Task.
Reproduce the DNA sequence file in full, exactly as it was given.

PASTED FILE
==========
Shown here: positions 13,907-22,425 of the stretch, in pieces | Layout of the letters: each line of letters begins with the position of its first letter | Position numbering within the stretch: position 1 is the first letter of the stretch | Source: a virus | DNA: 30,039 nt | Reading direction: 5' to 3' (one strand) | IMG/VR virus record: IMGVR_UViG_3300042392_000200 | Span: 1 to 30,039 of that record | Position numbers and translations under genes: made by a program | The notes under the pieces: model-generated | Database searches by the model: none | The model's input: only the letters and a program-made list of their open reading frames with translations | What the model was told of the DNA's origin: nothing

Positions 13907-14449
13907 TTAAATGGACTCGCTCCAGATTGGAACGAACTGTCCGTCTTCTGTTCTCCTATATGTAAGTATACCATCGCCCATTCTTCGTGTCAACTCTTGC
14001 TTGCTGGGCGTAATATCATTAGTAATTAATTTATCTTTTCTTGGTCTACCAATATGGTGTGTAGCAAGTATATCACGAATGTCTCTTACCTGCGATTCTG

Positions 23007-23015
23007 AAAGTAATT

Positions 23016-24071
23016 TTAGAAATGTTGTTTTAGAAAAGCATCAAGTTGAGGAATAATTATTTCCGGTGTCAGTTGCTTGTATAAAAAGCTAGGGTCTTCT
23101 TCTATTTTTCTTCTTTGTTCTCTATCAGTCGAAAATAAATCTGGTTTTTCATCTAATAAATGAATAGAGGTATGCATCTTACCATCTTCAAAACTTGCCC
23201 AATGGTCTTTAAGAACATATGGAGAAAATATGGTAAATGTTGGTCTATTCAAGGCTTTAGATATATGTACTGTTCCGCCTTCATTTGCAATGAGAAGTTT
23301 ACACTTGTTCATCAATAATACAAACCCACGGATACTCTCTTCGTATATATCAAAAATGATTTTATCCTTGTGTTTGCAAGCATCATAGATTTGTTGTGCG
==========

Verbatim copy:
Shown here: positions 13,907-22,425 of the stretch, in pieces | Layout of the letters: each line of letters begins with the position of its first letter | Position numbering within the stretch: position 1 is the first letter of the stretch | Source: a virus | DNA: 30,039 nt | Reading direction: 5' to 3' (one strand) | IMG/VR virus record: IMGVR_UViG_3300042392_000200 | Span: 1 to 30,039 of that record | Position numbers and translations under genes: made by a program | The notes under the pieces: model-generated | Database searches by the model: none | The model's input: only the letters and a program-made list of their open reading frames with translations | What the model was told of the DNA's origin: nothing

Positions 13907-14449
13907 TTAAATGGACTCGCTCCAGATTGGAACGAACTGTCCGTCTTCTGTTCTCCTATATGTAAGTATACCATCGCCCATTCTTCGTGTCAACTCTTGC
14001 TTGCTGGGCGTAATATCATTAGTAATTAATTTATCTTTTCTTGGTCTACCAATATGGTGTGTAGCAAGTATATCACGAATGTCTCTTACCTGCGATTCTG

Positions 23007-23015
23007 AAAGTAATT

Positions 23016-24071
23016 TTAGAAATGTTGTTTTAGAAAAGCATCAAGTTGAGGAATAATTATTTCCGGTGTCAGTTGCTTGTATAAAAAGCTAGGGTCTTCT
23101 TCTATTTTTCTTCTTTGTTCTCTATCAGTCGAAAATAAATCTGGTTTTTCATCTAATAAATGAATAGAGGTATGCATCTTACCATCTTCAAAACTTGCCC
23201 AATGGTCTTTAAGAACATATGGAGAAAATATGGTAAATGTTGGTCTATTCAAGGCTTTAGATATATGTACTGTTCCGCCTTCATTTGCAATGAGAAGTTT
23301 ACACTTGTTCATCAATAATACAAACCCACGGATACTCTCTTCGTATATATCAAAAATGATTTTATCCTTGTGTTTGCAAGCATCATAGATTTGTTGTGCG